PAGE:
The Jewel’s own Sick and Twisted animation festival returns


Animation afficionados are celebrating the return of Spike and Mike’s Sick and Twisted Festival of Animation after a three-year absence. Opening at the Museum of Contemporary Art San Diego in La Jolla on Friday, Oct. 20, this year’s production features a guest appearance by Weird Al Yankovic along with more than 20 new animated shorts.

“We’ve had so many calls, ‘When are you guys coming back? When’s the next show?’ ” said Craig “Spike” Decker, one of the event’s founders. “We didn’t play the museum ... just because we’ve been on the road and so busy.”

Old fans are guaranteed a bounty of entertaining, cutting-edge films from emerging artists as well as industry favorites. For novice audience members, be forewarned: The festival is an uncensored, irreverent tip of the hat to adult animation that pushes the envelope, yet sets the standard.

The show is the only one of its kind in the world, Decker said.

A quarter-century in the making, Spike and Mike’s festival has become the number one venue for animated films. They have premiered mainstream successes such as “Wallace & Gromit,” “Power Puff Girls,” “Beavis and Butthead” and “South Park.”

They have also been instrumental in showcasing new talent and launching the careers of Hollywood’s movers and shakers: Andrew Stanton, Tim Burton, Pete Doctor, Chris Wedge, Mike Johnson and John Lasseter. For those who don’t recognize the names, this is the talent behind films such as “Monsters Inc.,” “Toy Story,” “Finding Nemo,” “Ice Age” and “Corpse Bride.”

Decker and Mike Gribble met in Riverside. While promoting a local band, they often opened concerts with 16-millimeter animated shorts, usually featuring Betty Boop or Superman. They recognized the popularity of the animated shorts, and in 1977 began organizing shows that dealt exclusively with animated films.

The original festival, or classic as Decker calls it, featured content appropriate for all ages. After receiving a number of films that were more suitable for an adults-only audience, the Sick and Twisted Festival evolved in 1990.

Gribble passed away in 1994, but Decker continued to produce and tour the film collections. He has established himself as a variable of one and said that is partially why these film festivals have become the benchmark of animated shorts.

“I’ve just developed a knack and an ability to find good films and premier it and know what works,” Decker said.

He highlighted a handful of animators, stars of the future, to watch in this year’s festival.

“Paul Roberston (“Pirate Baby’s Cabana Battle Street Fight 2006”) is one,” he said. “With high-energy pacing, it just keeps people enthralled.”

“Dr. Tran’s Quiet Log Time” creators Breehn Burns and Jason Johnson are another talented pair Decker is sure will make a name for themselves.

“They have a huge cult following,” Decker said. “They’re just gifted. They just know what works and how to deliver humor,”

Decker said an animator named J.G. Quintel, who submitted the film “2 in the AM-PM,” will capture viewers’ attention with his humor, timing and sense of story concept.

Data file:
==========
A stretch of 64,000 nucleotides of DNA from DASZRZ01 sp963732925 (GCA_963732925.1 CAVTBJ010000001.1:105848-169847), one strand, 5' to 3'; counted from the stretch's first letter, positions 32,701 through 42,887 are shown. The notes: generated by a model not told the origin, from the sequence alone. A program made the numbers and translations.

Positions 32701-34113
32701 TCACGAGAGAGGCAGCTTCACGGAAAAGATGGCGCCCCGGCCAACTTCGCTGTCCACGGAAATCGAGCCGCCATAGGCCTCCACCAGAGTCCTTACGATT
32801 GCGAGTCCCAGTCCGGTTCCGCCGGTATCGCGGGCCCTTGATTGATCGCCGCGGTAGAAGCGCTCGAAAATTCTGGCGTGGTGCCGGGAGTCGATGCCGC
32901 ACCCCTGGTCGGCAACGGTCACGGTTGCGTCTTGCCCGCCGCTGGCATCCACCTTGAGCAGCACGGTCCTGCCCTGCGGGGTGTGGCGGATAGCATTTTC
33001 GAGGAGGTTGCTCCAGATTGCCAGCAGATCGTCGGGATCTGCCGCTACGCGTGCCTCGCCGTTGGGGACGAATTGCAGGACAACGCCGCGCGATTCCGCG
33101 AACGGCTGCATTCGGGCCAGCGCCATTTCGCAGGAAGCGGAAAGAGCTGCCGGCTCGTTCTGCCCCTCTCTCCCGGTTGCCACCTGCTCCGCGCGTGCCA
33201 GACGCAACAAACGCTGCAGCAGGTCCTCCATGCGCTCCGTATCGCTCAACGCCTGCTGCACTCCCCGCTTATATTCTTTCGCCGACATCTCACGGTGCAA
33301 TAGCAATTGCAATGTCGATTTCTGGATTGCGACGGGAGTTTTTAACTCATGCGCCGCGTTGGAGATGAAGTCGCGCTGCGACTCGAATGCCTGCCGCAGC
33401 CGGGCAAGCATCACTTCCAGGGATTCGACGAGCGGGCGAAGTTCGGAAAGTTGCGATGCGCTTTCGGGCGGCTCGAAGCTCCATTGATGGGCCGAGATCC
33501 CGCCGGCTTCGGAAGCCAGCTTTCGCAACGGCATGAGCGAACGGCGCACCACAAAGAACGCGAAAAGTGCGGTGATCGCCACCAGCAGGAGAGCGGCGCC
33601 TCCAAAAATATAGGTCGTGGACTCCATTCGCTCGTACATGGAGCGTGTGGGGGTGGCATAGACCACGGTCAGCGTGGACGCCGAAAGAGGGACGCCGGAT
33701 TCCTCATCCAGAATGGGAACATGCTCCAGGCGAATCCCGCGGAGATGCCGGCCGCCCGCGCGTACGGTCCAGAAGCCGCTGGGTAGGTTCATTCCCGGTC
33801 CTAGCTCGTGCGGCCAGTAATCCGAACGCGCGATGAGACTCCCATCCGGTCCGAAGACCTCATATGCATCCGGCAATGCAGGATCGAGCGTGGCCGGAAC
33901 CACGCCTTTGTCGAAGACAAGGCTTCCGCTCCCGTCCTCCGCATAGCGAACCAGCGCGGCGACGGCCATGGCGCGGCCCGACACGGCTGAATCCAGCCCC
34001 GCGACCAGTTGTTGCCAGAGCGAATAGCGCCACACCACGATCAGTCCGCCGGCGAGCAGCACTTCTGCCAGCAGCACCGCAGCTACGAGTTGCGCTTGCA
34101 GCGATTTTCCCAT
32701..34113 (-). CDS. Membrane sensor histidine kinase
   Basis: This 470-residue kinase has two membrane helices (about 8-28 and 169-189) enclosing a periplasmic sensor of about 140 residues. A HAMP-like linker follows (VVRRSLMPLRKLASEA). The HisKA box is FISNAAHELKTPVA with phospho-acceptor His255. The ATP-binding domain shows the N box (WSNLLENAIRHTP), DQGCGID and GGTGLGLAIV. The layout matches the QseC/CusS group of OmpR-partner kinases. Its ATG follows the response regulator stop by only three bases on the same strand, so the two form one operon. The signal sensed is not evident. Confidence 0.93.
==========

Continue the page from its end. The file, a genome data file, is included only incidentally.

“We find a lot of new talent,” Decker said. “It’s not unusual for the first look deal to occur via the festival, giving established producers a chance to find up-and-coming animators.”

Weird Al Yankovic will be appearing the first two nights of the festival to mark the screening of two animated videos from his new album, “Straight Outta Lynwood.”

“About a year ago, I hooked him up with various animators to render various songs from the album,” Decker said.

Yankovic will sign autographs and participate in a question and answer session with fans.

Decker and Mike have maintained a presence in San Diego, despite the three-year absence since their last screening in La Jolla. They are regulars at the San Diego Comic-Con, releasing a new Sick and Twisted show there every summer. New high-definition digital projection equipment at the museum has made the organization and set-up of this year’s event much easier, Decker said.

The festival features an array of genres, including traditional cell-drawn, clay, computer-generated and puppet animation. Of note is a French film, “Crab Revolution,” by Arthur De Pins.

“It’s extremely well executed and a very ingenious film, and I’m hoping the Sick and Twisted crowd will be tolerant for five minutes and watch a more cultural film,” Decker said. “This year there’s a lot of nicely rendered films and high-end production films. They’re not all crass, low-budget films.”

Produced by Mellow Manor Productions Inc., Spike and Mike’s Festival of Animation tours across the United States and throughout the world. They have shown their collection of films in France, Australia, Canada and at prestigious film festivals such as Sundance and Cannes. In 2000, rock band Korn featured several animations from the festival as part of their touring stage show. Decker and Mike have produced DVD collections, and a book entitled “Outlaw Animation” by Jerry Beck chronicles the history of the Decker and Mike phenomenon.

The Sick and Twisted Festival of Animation will be shown at the Museum of Contemporary Art at 700 Prospect St. on Oct. 20, 21, 28 and Nov. 3, 11, 18, 25. Shows are for audiences 18 and older only. Call (858) 459-8707.